The Silent Death of the Visegrad Vision for EU Reform
When the result of the Brexit referendum became clear in the morning of 24 June, shockwaves went around Europe. Amidst the confusion and uncertainty, it appeared as if the Visegrad Group (V4) emerged as an unlikely centre of vitality and initiative with a series of announcements on their joint vision for the future of the EU. In a series of top-level meetings, the leaders of Slovakia, Hungary, Poland and the Czech Republic provided glimpses of a reform programme for the Bratislava Summit, prompting numerous observers to believe in the emergence of the V4 as a unified illiberal bloc.
Flanked by anti-Brussels rhetoric, they floated several policy ideas around the familiar theme of ‘taking back control’:
‘We need to bring the European idea closer to the citizens and narrow the existing gap between the European institutions and the expectation of the people. We need to conduct a deeper reflection on current challenges the Union is facing.’
More specifically, the V4 advocated tilting the balance of power back towards the Council and national capitals, reigning in the Commission’s right for policy initiatives, marginalising the European Parliament and giving national parliaments formal veto rights in EU decision-making. At the same time, they voiced strong support for completing of the single market and strengthening the CSDP while avoiding any form of two-tier Europe. This agenda was as ambitious as it was diverse, presenting a bizarre mixture of Gaullist and Thatcherite inspirations.
However, when it came to much anticipated meeting of EU leaders in the Slovak capital, the V4 failed to deliver. Rather than presenting an ambitious new vision, they barely managed to scrape together three pages of generalised statements. Some more concrete steps were limited to better cooperation in the area of security. In subsequent months we have heard little to suggest that the great vision was merely delayed. That might have been all the V4 had up their sleeves. How has it come to this?
Trouble in paradise?
To observers of the V4, the group is like Britain’s famous yeast-extract spread Marmite: You either love it or hate it. V4 enthusiasts see it as the next Benelux Group or Nordic Council, while V4 sceptics dismiss the group as ineffectual and disorganised. Both views fail to grasp that the V4 format is all about national interest. When it suits their governments and they find common language, the V4 cooperate; when they disagree, they simply move to the next list on the agenda. This is exactly what deflated the initially impressive V4 soufflé.
In 2015, brought together by the miscalculated Commission proposal on mandatory refugee relocation, each government had something to gain from a joint V4 stance against Brussels. It helped fuel the struggling re-election campaign of Robert Fico in Slovakia, increased the dithering poll numbers of Viktor Orban’s FIDESZ party and offered Poland’s Law and Justice party another battleground in its national revolution. This momentum carried over into the distinctly anti-Brussels stance on EU reform. True to its form, the V4’s unified front was not long-lasting.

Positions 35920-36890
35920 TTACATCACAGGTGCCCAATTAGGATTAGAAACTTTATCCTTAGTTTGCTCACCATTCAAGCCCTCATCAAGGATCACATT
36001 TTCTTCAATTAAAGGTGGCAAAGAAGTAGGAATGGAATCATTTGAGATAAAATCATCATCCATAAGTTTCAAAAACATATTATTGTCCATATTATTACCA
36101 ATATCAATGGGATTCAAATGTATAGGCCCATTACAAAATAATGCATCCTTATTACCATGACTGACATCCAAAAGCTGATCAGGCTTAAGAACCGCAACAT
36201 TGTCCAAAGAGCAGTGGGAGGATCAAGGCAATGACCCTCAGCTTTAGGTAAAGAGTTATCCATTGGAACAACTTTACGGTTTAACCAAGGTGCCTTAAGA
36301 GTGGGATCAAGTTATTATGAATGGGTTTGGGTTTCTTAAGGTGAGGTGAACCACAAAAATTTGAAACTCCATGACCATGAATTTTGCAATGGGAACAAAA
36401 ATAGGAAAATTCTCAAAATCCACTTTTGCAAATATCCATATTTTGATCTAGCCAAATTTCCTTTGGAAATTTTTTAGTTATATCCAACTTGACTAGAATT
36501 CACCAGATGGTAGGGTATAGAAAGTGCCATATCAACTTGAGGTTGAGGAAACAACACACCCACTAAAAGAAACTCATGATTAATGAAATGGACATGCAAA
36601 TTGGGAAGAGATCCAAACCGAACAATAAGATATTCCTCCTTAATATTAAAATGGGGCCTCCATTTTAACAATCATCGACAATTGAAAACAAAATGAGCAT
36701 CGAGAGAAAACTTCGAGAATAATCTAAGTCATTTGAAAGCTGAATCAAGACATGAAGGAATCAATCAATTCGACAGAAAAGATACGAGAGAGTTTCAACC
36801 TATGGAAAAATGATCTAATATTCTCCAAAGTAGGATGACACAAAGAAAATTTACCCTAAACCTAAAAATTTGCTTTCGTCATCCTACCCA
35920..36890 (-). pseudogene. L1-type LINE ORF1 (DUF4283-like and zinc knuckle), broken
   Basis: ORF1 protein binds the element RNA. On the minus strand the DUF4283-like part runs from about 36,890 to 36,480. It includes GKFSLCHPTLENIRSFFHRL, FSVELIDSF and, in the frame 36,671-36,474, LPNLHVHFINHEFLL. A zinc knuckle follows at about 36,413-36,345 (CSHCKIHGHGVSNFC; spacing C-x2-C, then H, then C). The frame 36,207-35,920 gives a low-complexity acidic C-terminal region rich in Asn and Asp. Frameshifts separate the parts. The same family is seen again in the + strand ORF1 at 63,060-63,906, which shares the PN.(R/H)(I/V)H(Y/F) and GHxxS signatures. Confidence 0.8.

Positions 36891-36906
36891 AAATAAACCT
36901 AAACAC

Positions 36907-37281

In the build-up towards the Bratislava summit, a political bromance was developing between the leaders of Poland and Hungary. Most prominently, Kaczynski and Orban announced a cultural counter-revolution in the EU, something akin to their controversial domestic policy programmes. This has been viewed with increased suspicion in Prague and Bratislava. Despite Milos Zeman’s expletive laden tirades and Robert Fico’s anti-immigrant rhetoric, both countries have a far more pragmatic relationship with Brussels. The Czech Republic has from the beginning been somewhat of an odd man out in the presumed illiberal quartet and most prone to break ranks. Slovakia has also found that, as its Presidency progressed, keeping too close company with what Brussels perceives as troublemakers in Warsaw and Budapest is an increasingly awkward and uncomfortable arrangement.
Why is this important? Simply, European leaders and commentators misjudged the nature of the beast. When the EU-friendly government in Warsaw fell in autumn of 2015, it seemed to many that the V4 were now a solid block of illiberal populists looking for trouble with Brussels. The vision of the V4 as a coherent regional bloc is strongest in the minds of Polish policy-makers and analysts seeing Poland as a future regional power. This vision in not widely reciprocated in the three other countries, however. This year has not changed this. Unity against migrant quotas merely emerged from coinciding national interests, allowed themselves to be duped into believing unity that was at best opportunistic.
Ultimately, despite best rhetorical efforts over the last couple of months, it is business as usual for the V4. It is not an emerging bloc, nor is it likely to be one anytime soon. To paraphrase, the news of its birth have been greatly exaggerated.
Western pundits, and some from the East, need to take the Group for what it is: a loose framework for the pursuit of national interest. New initiatives do not hail the dawn of a new era of regional cooperation. Failed attempts do not signal impending doom for the V4 format either. It is alive and well, as its usual pragmatic self: active where there’s joint interest, silent where there is none. The V4 as a bloc is neither illiberal, counter-revolutionary nor united. It is, however, a pragmatic vehicle for four awkward partners.
Lukasz Janulewicz is a researcher at the University of Kent (UK)
Igor Merheim-Eyre is a researcher at the University of Kent (UK), and a visiting scholar at KU Leuven (Belgium)